I have a confession to make: I spent my entire Contract class thinking about food.
From the moment the Professor walked in, I was scanning through menus, trying to figure out the combination of dishes that would enable me to maximise my dollar. And given the wide variety of food available at reasonable prices, this took up much of the time I spent in tutorial. The affordable and diverse selection of food were definitely perks, but the thing I was anticipating most was that instead of hauling myself to the restaurant, the restaurant was going to haul their chow to me.
For the uninitiated, Foodpanda.sg is a simplified food delivery service. This, of course, is great news to those who dread finding caterpillars and the like in their food. As the other contributor to this article, K, thinks, us trying out the service would be one small step for man, one decent leap away from the Summit (No offense intended to those who swear by Summit food, if any).
The website is the brainchild of “a small team of problem solvers, designers, thinkers and tinkers, working around the clock to make …the most powerful online tool for food delivery in the universe.” A tall claim we’re not going to make a value judgment on, but the interface is friendly and clean. A Google search brought us straight to their website, and their search engine for restaurants allows you to list restaurants by minimum order. They also happen to have an Android/iPhone app, which you can check out here: http://www.foodpanda.sg/contents/apps – sorry BlackBerry Beliebers.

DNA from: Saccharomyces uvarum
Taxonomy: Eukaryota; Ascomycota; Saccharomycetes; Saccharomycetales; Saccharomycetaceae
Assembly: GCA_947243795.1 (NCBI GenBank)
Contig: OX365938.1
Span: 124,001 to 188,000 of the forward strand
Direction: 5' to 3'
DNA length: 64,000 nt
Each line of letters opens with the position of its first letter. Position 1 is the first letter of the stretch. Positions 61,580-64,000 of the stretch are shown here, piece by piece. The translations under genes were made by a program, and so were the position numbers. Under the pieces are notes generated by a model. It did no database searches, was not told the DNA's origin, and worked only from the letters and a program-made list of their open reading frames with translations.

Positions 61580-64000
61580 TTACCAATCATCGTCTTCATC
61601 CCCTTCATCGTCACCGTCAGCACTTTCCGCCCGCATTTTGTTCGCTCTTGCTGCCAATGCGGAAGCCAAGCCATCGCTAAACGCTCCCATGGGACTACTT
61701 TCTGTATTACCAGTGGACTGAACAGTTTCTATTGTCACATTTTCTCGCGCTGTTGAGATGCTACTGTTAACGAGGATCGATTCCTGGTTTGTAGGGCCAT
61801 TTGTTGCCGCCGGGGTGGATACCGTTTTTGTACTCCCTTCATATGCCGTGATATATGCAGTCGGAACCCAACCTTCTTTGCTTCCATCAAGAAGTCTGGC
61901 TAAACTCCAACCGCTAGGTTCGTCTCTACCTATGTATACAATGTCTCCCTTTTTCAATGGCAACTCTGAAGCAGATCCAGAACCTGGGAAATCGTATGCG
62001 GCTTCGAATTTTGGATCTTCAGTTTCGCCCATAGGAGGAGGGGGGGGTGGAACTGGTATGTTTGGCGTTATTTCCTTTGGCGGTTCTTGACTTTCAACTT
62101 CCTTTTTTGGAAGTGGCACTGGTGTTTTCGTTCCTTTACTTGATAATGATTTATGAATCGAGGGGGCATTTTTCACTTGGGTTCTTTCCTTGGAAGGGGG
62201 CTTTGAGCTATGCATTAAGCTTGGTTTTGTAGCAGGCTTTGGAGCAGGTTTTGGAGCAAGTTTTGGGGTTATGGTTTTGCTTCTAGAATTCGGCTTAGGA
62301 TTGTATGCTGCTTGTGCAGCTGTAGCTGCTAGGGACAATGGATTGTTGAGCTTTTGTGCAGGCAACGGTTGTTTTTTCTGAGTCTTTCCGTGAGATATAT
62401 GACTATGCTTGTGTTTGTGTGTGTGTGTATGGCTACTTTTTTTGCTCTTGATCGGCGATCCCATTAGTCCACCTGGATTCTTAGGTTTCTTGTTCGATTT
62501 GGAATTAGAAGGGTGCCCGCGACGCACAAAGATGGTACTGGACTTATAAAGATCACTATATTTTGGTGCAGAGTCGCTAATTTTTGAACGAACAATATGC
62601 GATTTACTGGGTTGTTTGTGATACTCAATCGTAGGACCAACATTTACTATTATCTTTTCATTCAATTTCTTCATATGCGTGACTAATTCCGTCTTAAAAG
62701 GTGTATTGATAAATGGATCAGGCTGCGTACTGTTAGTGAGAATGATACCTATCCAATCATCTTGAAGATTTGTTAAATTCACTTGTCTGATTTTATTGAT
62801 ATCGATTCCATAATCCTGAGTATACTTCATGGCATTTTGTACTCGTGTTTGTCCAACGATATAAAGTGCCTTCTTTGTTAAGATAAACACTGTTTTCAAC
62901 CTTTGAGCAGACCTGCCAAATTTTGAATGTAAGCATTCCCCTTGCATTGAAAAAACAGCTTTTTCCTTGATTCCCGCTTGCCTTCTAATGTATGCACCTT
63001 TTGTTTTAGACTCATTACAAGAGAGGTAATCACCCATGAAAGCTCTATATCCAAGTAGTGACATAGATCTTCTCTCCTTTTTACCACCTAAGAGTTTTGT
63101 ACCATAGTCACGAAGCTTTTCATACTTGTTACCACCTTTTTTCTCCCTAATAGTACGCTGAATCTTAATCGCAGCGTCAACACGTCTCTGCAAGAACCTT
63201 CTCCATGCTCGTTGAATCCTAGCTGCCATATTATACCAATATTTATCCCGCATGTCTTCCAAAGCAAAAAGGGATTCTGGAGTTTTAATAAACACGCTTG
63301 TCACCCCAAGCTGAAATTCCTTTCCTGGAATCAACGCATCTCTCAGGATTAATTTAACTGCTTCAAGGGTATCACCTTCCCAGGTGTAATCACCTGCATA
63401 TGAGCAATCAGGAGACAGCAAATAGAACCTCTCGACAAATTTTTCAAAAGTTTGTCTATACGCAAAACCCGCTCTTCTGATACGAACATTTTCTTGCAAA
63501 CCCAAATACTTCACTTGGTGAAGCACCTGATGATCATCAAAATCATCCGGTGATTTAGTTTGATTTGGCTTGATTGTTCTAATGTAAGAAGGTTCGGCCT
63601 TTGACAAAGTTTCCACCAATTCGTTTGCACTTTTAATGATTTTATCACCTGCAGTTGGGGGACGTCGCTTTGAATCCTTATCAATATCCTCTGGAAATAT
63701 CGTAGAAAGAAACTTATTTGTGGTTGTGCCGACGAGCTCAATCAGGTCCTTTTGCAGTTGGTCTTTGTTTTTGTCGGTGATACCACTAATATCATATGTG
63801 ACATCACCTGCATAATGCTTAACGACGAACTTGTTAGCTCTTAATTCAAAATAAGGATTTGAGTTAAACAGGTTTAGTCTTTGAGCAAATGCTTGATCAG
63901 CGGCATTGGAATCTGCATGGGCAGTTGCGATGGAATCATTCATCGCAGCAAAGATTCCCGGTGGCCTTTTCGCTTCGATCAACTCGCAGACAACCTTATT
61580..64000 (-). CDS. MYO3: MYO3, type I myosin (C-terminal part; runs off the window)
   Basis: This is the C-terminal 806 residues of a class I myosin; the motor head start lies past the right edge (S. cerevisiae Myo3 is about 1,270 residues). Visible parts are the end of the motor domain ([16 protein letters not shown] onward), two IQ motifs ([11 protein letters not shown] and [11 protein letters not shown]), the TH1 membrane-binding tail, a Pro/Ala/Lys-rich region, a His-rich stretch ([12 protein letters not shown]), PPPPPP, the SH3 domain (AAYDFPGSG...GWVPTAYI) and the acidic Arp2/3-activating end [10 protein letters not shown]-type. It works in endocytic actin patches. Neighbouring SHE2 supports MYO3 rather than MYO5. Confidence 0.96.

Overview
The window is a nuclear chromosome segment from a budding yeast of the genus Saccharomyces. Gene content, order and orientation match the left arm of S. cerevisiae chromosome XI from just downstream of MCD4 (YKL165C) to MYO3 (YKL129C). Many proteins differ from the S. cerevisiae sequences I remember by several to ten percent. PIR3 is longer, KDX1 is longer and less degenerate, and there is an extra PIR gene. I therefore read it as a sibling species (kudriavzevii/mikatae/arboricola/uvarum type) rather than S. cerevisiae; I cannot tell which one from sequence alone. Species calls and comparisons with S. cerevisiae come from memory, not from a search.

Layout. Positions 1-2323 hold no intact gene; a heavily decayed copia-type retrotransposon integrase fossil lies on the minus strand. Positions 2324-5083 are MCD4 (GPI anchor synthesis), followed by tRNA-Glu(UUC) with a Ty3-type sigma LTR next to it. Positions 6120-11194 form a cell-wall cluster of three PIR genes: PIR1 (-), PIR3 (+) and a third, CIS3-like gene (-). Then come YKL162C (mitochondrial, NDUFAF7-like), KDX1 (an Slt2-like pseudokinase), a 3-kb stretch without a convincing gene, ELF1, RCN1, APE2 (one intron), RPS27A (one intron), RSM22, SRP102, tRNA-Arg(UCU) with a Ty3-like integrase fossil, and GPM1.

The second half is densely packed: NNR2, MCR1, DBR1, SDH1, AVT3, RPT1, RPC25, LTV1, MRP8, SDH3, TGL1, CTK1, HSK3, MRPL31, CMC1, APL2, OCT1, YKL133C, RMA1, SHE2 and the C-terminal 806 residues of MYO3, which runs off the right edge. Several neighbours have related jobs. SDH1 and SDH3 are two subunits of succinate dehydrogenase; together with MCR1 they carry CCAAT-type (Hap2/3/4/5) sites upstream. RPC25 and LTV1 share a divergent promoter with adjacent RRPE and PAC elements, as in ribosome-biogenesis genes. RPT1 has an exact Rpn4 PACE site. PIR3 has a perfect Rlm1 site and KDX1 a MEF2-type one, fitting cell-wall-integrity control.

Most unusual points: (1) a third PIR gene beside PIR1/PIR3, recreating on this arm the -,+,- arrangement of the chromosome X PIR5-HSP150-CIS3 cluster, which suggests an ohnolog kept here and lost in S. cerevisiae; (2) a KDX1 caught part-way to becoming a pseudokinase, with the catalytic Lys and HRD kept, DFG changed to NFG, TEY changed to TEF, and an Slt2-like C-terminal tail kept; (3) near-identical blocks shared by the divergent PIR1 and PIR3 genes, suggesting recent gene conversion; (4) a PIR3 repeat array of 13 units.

Neither K nor I faced any problems navigating around their website (we did separate orders to test the service), and their selection of food is decent, if not comprehensive — some of the highlights in the area include Sarpino’s (pizza) and Indian Curry House at 6th Avenue (Indian curry), which is where I ended up ordering six pieces of tandoori chicken from. The ordering was smooth sailing too. Another Google search yielded the NUS BTC postal code required for delivery, and after some finicky Visa problems (coupons don’t work for cash-on-delivery) I ended up using PayPal. Alternatively, you could go with the conventional and order pizza (Canadian Pizza), which K did. She on the other hand found it relatively easy to pay by Visa, though for those unwilling to swipe out their cards there’s always the option of paying cash on delivery.
“Deliver to Eu Tong Sen Building,” I wrote in the Comments section of the order form. “I will be waiting.”
I submitted my order at 1215 P.M, and the estimated delivery time was an hour flat. Half an hour later while doing my LAWR my phone suddenly rang.
“Hello. This is the Indian Curry House.”
“Oh. The food’s here?”
I gave a quick call to my trusty photographer, Andrew Chua, but he decided not to photograph the delivery man, a tall man in a checkered shirt and helmet.
“Why should I? I can get anyone to wear a motorcycle helmet and he’d look like a Foodpanda guy.”
I rolled my eyes and took my food. As I turned to leave the man reached out and put a hand on my shoulder.
“Hey, boss. If you like the food or you think service good, leave a good review on Foodpanda.sg.”